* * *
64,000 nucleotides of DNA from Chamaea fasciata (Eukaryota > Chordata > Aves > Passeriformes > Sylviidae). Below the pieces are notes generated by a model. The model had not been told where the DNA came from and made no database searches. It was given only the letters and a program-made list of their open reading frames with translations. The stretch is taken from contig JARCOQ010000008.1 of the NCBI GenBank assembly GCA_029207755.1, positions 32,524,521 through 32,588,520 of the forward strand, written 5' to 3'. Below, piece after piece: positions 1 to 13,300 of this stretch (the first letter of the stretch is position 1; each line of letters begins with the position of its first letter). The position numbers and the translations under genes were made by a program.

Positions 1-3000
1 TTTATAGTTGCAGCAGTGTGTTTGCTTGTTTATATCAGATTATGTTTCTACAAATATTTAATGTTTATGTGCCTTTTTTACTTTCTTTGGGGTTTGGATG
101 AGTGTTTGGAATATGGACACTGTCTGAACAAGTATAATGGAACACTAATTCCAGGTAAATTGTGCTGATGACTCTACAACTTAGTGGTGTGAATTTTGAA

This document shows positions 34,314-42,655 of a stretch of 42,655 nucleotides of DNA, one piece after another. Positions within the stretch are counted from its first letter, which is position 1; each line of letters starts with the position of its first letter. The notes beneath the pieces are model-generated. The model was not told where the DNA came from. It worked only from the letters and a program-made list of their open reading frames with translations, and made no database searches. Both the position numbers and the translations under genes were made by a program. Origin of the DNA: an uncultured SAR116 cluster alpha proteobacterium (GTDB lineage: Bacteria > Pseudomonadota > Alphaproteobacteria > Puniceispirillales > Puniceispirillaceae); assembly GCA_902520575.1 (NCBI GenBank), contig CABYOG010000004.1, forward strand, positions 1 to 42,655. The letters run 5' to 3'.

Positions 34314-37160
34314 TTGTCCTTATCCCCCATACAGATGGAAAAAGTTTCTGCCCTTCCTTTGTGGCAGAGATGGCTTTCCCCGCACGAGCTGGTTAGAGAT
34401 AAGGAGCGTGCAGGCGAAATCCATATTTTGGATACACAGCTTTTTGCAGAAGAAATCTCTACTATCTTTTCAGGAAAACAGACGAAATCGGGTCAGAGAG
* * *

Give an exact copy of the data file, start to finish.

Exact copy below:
64,000 nucleotides of DNA from Chamaea fasciata (Eukaryota > Chordata > Aves > Passeriformes > Sylviidae). Below the pieces are notes generated by a model. The model had not been told where the DNA came from and made no database searches. It was given only the letters and a program-made list of their open reading frames with translations. The stretch is taken from contig JARCOQ010000008.1 of the NCBI GenBank assembly GCA_029207755.1, positions 32,524,521 through 32,588,520 of the forward strand, written 5' to 3'. Below, piece after piece: positions 1 to 13,300 of this stretch (the first letter of the stretch is position 1; each line of letters begins with the position of its first letter). The position numbers and the translations under genes were made by a program.

Positions 1-3000
1 TTTATAGTTGCAGCAGTGTGTTTGCTTGTTTATATCAGATTATGTTTCTACAAATATTTAATGTTTATGTGCCTTTTTTACTTTCTTTGGGGTTTGGATG
101 AGTGTTTGGAATATGGACACTGTCTGAACAAGTATAATGGAACACTAATTCCAGGTAAATTGTGCTGATGACTCTACAACTTAGTGGTGTGAATTTTGAA

This document shows positions 34,314-42,655 of a stretch of 42,655 nucleotides of DNA, one piece after another. Positions within the stretch are counted from its first letter, which is position 1; each line of letters starts with the position of its first letter. The notes beneath the pieces are model-generated. The model was not told where the DNA came from. It worked only from the letters and a program-made list of their open reading frames with translations, and made no database searches. Both the position numbers and the translations under genes were made by a program. Origin of the DNA: an uncultured SAR116 cluster alpha proteobacterium (GTDB lineage: Bacteria > Pseudomonadota > Alphaproteobacteria > Puniceispirillales > Puniceispirillaceae); assembly GCA_902520575.1 (NCBI GenBank), contig CABYOG010000004.1, forward strand, positions 1 to 42,655. The letters run 5' to 3'.

Positions 34314-37160
34314 TTGTCCTTATCCCCCATACAGATGGAAAAAGTTTCTGCCCTTCCTTTGTGGCAGAGATGGCTTTCCCCGCACGAGCTGGTTAGAGAT
34401 AAGGAGCGTGCAGGCGAAATCCATATTTTGGATACACAGCTTTTTGCAGAAGAAATCTCTACTATCTTTTCAGGAAAACAGACGAAATCGGGTCAGAGAG